Joan of Arc stands on insanity defense

May 04, 2002|By Nora Achrati | Nora Achrati,SUN STAFF

This was no ordinary trial. The courtroom was a 150-year-old Protestant church. The attorneys could not object to any testimony. The defendant was 600 years old - and French.

Joan of Arc, the warrior burned at the stake for heresy at age 19, appeared in sweat shirt and ponytail before 200 doctors and one Maryland Court of Appeals judge yesterday afternoon as professionals tried to determine whether the girl heroine of France - who claimed to have acted on instructions from God - was, in fact, insane.

"All that I have done, I have done for God," Joan of Arc (played by Bard College literature professor Karen Sullivan) told interrogators in a videotaped presentation that served as evidence in the 3 1/2 -hour trial.

The centerpiece of the University of Maryland School of Medicine's 127th alumni association reunion celebration, the trial was an academic exercise organizers said would help doctors unfamiliar with the legal process understand some of the logistics behind an insanity trial.

"We've got lots of doctors here, lots of general practitioners, and most of them never find their way into a courtroom," said Larry Pitrof, executive director of the medical alumni association. "It lets them know how fuzzy some of the lines are in deciding cases like this."

Under Maryland law, a defendant is not held responsible for a crime if he can demonstrate a lack of ability to understand the criminality of his actions or an inability to obey the law because of a mental disorder.

Attorneys at this trial didn't argue Joan's guilt or innocence (that's been debated a few times already) but whether, from a legal standpoint, she could be held responsible for the criminal acts - in the 15th century, anyway - of talking to God, fighting for the king of France and dressing in men's clothes.

The defense drew on Joan's testimony of hearing voices from age 13 to demonstrate how a delusional disorder kept her from being able to take full responsibility for her heresy.

The prosecution painted her as a narcissist and religious zealot who had "totally immersed herself in her political belief system." And it countered the defense argument by saying her ability to lead armies of 10,000 to victory against English troops, coupled with her attempts to escape from her English prison, meant she was fully capable of understanding church law and her own violations of it.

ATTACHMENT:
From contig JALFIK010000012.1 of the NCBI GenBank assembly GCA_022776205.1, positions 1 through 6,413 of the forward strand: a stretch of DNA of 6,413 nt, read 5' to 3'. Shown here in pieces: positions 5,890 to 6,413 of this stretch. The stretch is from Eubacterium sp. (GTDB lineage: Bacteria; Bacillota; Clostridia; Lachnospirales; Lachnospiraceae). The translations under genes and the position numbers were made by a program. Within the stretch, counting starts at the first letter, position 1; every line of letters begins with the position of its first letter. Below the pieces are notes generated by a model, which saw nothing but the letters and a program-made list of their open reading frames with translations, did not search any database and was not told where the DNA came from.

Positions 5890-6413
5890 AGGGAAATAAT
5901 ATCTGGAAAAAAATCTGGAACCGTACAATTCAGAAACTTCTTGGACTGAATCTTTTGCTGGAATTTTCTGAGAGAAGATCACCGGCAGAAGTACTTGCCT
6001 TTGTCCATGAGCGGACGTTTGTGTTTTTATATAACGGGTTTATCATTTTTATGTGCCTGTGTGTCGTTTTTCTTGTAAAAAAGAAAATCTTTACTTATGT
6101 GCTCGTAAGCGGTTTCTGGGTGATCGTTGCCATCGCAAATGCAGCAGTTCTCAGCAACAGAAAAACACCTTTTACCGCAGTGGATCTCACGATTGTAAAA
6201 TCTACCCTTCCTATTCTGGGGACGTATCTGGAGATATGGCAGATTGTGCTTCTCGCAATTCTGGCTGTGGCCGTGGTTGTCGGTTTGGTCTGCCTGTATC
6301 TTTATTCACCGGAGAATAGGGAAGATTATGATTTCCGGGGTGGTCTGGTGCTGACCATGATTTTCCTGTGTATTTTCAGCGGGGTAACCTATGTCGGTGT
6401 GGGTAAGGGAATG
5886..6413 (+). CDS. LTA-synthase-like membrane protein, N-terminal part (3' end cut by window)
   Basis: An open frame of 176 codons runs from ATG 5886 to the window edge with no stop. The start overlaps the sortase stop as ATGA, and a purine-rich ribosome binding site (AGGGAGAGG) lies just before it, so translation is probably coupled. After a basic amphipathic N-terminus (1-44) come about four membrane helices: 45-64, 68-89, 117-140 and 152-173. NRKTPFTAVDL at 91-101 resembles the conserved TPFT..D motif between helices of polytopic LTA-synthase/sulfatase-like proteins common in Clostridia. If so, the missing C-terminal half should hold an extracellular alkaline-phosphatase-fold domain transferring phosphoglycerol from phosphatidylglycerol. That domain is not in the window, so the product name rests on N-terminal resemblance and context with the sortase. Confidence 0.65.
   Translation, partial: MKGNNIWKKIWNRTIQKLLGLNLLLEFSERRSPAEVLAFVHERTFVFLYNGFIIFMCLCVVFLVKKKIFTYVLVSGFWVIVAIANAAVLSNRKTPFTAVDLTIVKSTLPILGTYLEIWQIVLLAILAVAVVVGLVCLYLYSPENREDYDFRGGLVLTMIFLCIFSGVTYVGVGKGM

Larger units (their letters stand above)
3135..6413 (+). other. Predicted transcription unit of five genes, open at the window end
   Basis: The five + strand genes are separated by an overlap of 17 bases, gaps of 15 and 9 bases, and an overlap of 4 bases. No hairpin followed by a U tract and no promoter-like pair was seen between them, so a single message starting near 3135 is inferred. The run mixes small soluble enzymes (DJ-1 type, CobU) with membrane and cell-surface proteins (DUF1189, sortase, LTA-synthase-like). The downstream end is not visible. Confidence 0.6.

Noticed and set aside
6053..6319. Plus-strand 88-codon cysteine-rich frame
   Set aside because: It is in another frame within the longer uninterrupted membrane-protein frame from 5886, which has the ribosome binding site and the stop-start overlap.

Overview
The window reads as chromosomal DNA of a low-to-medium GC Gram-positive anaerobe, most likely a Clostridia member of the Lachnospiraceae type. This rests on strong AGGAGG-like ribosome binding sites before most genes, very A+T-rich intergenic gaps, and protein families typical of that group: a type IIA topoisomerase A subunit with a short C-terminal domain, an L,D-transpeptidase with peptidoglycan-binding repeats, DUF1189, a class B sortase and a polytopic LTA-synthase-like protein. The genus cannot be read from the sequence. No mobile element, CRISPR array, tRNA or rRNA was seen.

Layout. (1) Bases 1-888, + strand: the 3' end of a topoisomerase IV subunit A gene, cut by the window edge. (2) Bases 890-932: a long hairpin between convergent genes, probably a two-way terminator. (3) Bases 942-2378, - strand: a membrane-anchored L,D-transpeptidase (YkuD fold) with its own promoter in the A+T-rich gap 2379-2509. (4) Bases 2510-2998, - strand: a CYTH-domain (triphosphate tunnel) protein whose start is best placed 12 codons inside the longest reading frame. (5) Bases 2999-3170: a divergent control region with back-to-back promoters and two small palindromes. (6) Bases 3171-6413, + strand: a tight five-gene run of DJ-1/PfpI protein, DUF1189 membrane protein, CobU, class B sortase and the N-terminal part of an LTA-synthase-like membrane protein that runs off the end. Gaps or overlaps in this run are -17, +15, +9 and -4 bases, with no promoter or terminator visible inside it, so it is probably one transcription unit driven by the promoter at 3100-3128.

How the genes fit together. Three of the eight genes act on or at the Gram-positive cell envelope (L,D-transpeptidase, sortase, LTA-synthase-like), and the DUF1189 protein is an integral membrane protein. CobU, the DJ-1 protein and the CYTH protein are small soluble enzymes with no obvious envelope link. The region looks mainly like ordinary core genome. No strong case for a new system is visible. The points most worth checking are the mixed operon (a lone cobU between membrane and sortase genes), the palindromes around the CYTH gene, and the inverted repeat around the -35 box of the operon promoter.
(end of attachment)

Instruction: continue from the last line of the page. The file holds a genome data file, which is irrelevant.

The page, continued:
If the act of resurrecting the teen-age heroine was impressive, the expertise mustered for the trial was also formidable. Organizers drew on medical and legal experts with experience in high-profile insanity cases to form the legal teams.

Testifying for the defendant was William T. Carpenter, a UM professor who served as the defense psychiatrist in the trial of John W. Hinckley Jr., the man who shot President Ronald Reagan. Another expert in the Hinckley case, Robert T.M. Phillips, offered expert psychiatric testimony against Joan.

"It is, in fact, the will of Joan that drives Joan, and not the will of God," Phillips testified.

Roger M. Adelman, veteran prosecutor from the Hinckley case, represented the defendant, and Baltimore lawyer Herbert Better spoke on behalf of the state.

For the defendant, the patron saint of France who was tried and convicted of heresy and burned at the stake in 1431, yesterday's trial must have been a familiar scene.

Her 2002 courtroom was a church, albeit Protestant - Westminster Hall, Edgar Allan Poe's haunting grounds - and her jury a group of learned scholars, albeit secular ones.

In the end, the jury of assembled doctors aligned itself with the defense by a vote of 113-76, a ruling that didn't surprise the experts. "The truth is, I think it's hard to send a nice heroine to the stake, no matter how truly she deserves it," Carpenter said. "If I voted my intellect, I would have voted to convict."

"The importance of this exercise was to show two things," Better said. "Not only that you be crazy - that you have a mental disorder - but that it is so severe as to affect the way a person acts, and the ability of a person to realize that what he's doing is wrong."

Joan, the jury decided, was crazy enough.

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